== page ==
In a March 2009 e-mail, Jennifer shared plans for the family’s next step: Sarah is “trying to get pregnant,” she wrote.
“After 10 years of talking about this, we have decided on a donor,” Jennifer wrote. “This month will be the first time she will have done the actual procedure. It’s kind of nervewracking.”
But by July, she wrote to someone else, the doctor “couldn’t find the baby’s heartbeat.”
She updated the person six days later: “The baby did not make it.”
Signs of trouble
In an August 2010 e-mail to another woman, Jennifer complained about Sarah, who she said had “said some hurtful things.”
“For quite some time I have felt very under appreciated, and taken for granted in our relationship … and at times unloved,” she wrote. “While I know deep in my heart how much she loves me … she is just horrible about showing it.”
“I have felt that I have been raising the kids on my own,” she added. “I need a break.”
A few months later, Minnesota Child Welfare received six reports of abuse or neglect by the Harts — two of which it deemed credible. In one episode, Sarah admitted to having physically harmed Abigail. Records show Sarah was convicted of misdemeanor domestic assault.
The family then made its first major move — to West Linn, Ore. — where an anonymous person told officials that the Hart children appeared malnourished. Investigators in Oregon began an inquiry and interviewed women who knew the family and described them as militant parents who imposed harsh disciplinary measures on their children.
But any private turmoil was glossed over by public videos and posts on social media that portrayed a happy, if eccentric, family. YouTube videos posted by Jennifer, for instance, show Devonte dancing and the other children singing, “We are so provided for.”
But at a 2014 demonstration in Portland, Ore., to protest police violence, Devonte was photographed with a pained expression hugging a white police sergeant. The image went viral, and it was time to move again.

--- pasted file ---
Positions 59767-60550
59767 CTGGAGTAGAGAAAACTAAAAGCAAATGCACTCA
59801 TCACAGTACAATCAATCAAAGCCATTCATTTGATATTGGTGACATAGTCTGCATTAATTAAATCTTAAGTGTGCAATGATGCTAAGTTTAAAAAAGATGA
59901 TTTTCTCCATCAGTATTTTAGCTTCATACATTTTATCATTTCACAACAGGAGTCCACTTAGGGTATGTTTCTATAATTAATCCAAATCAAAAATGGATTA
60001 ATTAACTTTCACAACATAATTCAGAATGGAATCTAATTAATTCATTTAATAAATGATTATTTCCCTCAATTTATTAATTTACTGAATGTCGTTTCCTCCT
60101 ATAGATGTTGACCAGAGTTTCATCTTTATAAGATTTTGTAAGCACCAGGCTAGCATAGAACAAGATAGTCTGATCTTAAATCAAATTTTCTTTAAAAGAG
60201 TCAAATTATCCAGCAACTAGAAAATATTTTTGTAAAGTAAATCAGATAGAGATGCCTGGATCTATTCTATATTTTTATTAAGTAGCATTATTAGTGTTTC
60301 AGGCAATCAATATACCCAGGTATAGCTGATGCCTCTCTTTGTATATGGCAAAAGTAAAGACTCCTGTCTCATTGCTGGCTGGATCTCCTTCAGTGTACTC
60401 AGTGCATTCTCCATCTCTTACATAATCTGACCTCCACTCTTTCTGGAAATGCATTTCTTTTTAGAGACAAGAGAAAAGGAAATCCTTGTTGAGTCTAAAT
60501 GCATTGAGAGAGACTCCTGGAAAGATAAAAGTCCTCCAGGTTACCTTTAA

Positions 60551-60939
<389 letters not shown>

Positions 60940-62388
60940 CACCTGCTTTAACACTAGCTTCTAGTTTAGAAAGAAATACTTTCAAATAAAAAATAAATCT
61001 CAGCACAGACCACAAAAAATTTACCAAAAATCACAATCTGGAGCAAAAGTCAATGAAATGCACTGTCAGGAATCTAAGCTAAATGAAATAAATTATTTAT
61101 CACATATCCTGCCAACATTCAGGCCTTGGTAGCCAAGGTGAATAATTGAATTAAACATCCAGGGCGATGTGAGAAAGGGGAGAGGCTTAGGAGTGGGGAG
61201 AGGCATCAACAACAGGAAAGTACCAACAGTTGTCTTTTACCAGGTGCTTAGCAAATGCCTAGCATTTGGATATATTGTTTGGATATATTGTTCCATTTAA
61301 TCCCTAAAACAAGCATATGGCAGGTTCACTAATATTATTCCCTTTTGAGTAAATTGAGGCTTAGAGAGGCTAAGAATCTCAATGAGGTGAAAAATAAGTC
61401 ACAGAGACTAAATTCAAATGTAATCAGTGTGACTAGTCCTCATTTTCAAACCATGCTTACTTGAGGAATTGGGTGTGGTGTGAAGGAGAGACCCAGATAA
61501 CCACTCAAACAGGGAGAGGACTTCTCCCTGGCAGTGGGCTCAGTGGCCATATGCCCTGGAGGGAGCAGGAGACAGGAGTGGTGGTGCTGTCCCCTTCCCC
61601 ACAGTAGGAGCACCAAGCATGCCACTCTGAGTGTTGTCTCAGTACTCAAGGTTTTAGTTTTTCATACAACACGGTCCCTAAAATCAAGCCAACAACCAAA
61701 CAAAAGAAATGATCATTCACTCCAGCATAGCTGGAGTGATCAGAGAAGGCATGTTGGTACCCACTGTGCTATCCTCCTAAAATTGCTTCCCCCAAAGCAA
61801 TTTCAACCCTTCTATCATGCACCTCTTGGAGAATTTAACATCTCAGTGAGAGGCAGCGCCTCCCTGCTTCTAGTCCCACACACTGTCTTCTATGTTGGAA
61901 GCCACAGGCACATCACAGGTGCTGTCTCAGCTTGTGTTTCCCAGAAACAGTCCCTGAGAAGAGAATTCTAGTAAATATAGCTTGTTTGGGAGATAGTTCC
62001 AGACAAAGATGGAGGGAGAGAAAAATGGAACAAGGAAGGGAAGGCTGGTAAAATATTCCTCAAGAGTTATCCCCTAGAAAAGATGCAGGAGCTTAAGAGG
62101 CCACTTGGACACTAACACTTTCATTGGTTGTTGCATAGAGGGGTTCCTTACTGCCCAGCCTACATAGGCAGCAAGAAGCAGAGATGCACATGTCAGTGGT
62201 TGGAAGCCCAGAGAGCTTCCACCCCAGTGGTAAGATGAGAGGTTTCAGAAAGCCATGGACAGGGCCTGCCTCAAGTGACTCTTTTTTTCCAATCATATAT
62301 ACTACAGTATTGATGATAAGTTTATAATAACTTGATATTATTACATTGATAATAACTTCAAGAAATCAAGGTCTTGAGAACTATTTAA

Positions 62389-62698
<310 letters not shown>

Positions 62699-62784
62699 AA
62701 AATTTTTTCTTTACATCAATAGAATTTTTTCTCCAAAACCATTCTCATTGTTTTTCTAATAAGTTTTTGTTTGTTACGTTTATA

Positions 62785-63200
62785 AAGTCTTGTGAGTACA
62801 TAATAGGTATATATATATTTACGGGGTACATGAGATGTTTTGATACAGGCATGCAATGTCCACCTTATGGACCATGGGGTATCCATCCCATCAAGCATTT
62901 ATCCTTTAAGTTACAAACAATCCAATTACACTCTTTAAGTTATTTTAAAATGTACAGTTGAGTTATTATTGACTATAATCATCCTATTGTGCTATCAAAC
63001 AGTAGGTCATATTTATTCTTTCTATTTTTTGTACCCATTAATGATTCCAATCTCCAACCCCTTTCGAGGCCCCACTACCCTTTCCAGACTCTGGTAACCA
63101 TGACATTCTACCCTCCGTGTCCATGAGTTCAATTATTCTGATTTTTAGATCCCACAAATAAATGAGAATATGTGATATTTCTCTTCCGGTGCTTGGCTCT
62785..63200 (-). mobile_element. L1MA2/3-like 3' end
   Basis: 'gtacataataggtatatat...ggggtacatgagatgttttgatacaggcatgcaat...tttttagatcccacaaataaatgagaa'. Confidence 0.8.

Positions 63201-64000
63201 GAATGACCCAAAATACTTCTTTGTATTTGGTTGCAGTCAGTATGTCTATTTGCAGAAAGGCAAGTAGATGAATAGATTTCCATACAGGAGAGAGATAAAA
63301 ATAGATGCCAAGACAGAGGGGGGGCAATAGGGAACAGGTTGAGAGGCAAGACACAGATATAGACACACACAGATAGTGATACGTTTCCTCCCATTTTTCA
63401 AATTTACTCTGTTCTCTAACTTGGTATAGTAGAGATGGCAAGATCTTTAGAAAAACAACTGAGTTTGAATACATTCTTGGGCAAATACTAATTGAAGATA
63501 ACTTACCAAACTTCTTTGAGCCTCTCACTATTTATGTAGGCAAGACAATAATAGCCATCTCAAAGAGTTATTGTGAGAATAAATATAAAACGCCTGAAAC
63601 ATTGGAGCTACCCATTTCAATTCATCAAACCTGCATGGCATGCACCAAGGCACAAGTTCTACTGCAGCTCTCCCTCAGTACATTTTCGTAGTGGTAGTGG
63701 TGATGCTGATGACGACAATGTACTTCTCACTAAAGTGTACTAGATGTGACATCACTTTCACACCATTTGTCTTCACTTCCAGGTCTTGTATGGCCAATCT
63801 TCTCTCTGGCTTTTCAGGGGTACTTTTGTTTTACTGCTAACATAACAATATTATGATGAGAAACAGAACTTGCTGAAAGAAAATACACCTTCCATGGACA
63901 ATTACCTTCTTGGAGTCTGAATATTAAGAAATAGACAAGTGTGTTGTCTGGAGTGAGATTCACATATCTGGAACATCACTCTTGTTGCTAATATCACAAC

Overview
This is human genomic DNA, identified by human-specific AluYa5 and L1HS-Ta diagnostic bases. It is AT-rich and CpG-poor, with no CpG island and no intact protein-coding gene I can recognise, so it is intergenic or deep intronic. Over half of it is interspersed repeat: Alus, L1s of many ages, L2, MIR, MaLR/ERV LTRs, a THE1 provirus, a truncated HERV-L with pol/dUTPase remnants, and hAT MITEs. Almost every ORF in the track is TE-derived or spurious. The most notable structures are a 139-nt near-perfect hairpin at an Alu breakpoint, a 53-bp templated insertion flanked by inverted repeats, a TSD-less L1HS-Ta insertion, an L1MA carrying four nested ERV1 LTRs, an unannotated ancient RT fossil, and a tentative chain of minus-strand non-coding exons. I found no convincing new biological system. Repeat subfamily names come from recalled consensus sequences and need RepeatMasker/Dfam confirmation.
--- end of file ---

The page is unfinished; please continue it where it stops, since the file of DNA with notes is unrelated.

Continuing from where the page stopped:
Meeting the neighbors
By May 2017 the Harts were living on more than two acres of land in Woodland, Wash. The only two other homes nearby were shrouded by trees and fences.
Bruce and Dana DeKalb lived in one of them. They told investigators that they had been excited to have new neighbors. But they so rarely saw anyone from the property that they initially wondered if a family had in fact moved in.
They had. Around 1:30 a.m. one day in August 2017, Hannah rang the DeKalbs’ doorbell and ran inside their home, the DeKalbs said in interviews. She was missing two teeth and was so thin that they thought the teenager was 6 or 7 years old.
“Can you take me to Seattle?” Bruce DeKalb, 63, recalled her asking.
Hannah said she had jumped out of a second-story window to escape. She explained that she had been whipped and that her mothers were racist, Bruce DeKalb said.
Minutes later, Hannah’s parents showed up at the DeKalbs’ home, and Hannah hid in a bedroom.
Eventually, Dana DeKalb gave Jennifer time to speak with her daughter alone. After they came downstairs, Hannah apologized, and they went home, Dana DeKalb said.
Hannah and her family returned the next morning with a written apology. Jennifer explained that Hannah was bipolar and struggling with the death of their cat. Otherwise, Jennifer insisted, the children loved their new home just as they loved spontaneous adventures. The children nodded.
“She was so convincing,” Dana DeKalb, 59, said of Jennifer.